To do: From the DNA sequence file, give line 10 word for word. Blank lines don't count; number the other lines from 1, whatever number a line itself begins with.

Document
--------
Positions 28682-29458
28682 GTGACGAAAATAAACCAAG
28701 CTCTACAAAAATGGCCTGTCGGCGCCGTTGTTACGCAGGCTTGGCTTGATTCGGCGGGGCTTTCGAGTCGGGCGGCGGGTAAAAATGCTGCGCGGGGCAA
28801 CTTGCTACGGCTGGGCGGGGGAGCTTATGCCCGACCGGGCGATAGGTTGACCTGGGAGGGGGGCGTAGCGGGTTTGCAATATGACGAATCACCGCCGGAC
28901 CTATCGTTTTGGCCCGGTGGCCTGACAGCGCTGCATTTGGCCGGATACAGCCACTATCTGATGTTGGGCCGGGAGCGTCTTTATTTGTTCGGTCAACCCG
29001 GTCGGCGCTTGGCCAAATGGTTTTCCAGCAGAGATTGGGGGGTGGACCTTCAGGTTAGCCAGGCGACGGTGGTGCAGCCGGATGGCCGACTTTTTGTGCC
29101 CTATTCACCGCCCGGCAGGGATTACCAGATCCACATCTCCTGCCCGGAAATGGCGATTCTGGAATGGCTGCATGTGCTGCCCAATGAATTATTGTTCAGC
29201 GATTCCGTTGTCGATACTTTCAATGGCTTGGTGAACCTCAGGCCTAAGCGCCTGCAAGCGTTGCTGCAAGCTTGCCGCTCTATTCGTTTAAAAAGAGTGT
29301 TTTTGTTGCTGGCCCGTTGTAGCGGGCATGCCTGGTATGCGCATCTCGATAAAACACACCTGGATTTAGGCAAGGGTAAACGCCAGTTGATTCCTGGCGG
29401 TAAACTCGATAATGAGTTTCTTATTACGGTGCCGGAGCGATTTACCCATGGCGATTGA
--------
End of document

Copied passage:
29401 TAAACTCGATAATGAGTTTCTTATTACGGTGCCGGAGCGATTTACCCATGGCGATTGA